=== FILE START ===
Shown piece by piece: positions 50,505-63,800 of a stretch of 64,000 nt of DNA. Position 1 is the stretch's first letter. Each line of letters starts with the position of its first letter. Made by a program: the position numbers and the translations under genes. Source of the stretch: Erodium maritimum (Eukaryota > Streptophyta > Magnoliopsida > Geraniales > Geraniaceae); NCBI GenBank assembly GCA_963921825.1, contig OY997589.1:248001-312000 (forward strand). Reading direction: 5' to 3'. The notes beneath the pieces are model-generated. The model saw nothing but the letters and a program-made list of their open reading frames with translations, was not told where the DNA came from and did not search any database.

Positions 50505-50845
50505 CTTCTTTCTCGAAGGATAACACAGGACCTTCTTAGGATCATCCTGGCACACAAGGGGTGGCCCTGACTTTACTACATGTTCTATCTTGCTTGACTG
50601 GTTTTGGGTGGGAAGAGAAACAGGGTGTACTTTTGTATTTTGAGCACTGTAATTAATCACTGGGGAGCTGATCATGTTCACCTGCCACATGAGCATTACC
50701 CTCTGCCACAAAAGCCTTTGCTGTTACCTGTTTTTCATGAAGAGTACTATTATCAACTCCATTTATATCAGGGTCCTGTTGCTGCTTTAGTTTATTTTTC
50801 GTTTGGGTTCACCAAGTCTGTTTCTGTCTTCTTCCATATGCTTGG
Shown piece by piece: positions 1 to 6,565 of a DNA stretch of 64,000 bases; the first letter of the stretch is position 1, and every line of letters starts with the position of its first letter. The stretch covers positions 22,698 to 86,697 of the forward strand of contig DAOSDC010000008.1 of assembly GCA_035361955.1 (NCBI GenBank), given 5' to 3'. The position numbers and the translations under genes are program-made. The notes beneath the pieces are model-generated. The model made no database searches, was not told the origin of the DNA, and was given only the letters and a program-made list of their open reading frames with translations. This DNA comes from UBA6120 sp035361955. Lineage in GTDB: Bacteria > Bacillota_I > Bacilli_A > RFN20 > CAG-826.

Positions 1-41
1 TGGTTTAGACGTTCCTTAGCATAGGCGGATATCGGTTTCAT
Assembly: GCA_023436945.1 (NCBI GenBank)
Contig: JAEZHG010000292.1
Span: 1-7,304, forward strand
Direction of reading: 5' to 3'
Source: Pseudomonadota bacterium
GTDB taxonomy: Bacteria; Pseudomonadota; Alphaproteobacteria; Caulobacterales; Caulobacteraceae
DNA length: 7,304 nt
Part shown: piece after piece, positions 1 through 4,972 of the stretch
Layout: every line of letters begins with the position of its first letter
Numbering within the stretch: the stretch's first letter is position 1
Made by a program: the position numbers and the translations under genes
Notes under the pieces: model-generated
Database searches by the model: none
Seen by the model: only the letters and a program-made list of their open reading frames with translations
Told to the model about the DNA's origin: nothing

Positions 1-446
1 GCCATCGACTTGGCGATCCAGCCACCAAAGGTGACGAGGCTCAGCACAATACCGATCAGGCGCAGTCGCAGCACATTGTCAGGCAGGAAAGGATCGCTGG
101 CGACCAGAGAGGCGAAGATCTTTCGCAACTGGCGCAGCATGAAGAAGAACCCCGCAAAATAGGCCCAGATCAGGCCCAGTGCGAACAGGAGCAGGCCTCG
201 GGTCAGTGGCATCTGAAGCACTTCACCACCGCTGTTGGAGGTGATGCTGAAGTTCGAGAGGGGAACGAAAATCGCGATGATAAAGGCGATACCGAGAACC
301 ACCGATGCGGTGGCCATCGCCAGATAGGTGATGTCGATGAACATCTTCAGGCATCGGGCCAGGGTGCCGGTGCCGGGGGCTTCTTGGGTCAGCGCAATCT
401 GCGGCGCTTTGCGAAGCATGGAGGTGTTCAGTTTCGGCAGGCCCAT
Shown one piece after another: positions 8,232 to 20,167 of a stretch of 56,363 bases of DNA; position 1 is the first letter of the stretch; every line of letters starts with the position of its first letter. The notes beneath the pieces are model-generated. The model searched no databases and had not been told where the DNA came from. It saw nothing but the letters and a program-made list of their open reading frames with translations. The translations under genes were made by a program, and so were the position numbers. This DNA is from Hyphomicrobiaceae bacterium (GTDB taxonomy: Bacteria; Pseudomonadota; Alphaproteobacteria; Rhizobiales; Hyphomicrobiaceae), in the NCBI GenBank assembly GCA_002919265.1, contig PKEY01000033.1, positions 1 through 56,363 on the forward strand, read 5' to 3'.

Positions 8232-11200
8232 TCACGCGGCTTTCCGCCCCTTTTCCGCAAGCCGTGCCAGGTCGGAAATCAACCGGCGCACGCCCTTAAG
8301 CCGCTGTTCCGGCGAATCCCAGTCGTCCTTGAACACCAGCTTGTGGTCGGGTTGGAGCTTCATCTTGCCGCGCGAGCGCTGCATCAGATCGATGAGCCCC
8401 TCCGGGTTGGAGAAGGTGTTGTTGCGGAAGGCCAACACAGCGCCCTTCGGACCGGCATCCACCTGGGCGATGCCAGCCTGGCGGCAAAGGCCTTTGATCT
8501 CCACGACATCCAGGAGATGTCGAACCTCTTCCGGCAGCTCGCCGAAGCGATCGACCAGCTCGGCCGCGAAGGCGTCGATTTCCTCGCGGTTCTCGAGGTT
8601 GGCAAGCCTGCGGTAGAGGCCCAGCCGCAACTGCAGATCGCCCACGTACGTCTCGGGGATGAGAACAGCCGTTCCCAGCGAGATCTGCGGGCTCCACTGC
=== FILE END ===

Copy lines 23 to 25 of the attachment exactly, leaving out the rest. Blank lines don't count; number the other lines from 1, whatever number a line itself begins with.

Seen by the model: only the letters and a program-made list of their open reading frames with translations
Told to the model about the DNA's origin: nothing

Positions 1-446